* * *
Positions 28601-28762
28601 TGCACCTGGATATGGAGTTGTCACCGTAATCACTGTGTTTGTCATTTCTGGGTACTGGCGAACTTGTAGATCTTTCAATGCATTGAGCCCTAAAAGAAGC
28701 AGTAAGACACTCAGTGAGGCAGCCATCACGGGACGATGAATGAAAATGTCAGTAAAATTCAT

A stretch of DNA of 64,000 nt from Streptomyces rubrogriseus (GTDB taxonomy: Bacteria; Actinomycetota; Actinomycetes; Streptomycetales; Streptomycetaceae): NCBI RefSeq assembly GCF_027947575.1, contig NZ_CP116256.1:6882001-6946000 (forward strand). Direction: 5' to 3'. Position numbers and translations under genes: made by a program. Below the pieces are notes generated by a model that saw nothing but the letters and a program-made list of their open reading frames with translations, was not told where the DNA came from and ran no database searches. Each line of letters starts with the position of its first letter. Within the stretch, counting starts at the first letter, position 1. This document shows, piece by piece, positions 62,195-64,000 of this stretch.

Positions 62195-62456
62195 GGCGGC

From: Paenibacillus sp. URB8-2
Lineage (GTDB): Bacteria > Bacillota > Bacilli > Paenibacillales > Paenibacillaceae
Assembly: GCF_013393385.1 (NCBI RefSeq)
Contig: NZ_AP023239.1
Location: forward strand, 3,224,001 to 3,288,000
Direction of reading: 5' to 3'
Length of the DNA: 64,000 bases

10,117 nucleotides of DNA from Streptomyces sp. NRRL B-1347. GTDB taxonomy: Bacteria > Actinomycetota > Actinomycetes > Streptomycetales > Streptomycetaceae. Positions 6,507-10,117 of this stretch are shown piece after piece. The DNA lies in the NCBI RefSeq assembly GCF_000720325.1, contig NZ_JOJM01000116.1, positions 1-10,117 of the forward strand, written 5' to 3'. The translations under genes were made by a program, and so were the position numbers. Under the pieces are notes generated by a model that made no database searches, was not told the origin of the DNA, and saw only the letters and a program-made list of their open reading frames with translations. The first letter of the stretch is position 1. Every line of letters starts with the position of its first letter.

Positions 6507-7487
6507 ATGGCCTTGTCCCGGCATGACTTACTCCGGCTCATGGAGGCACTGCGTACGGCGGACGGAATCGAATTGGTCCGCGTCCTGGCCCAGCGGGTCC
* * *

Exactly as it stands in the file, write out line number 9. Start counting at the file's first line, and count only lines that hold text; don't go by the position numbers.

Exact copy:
Assembly: GCF_013393385.1 (NCBI RefSeq)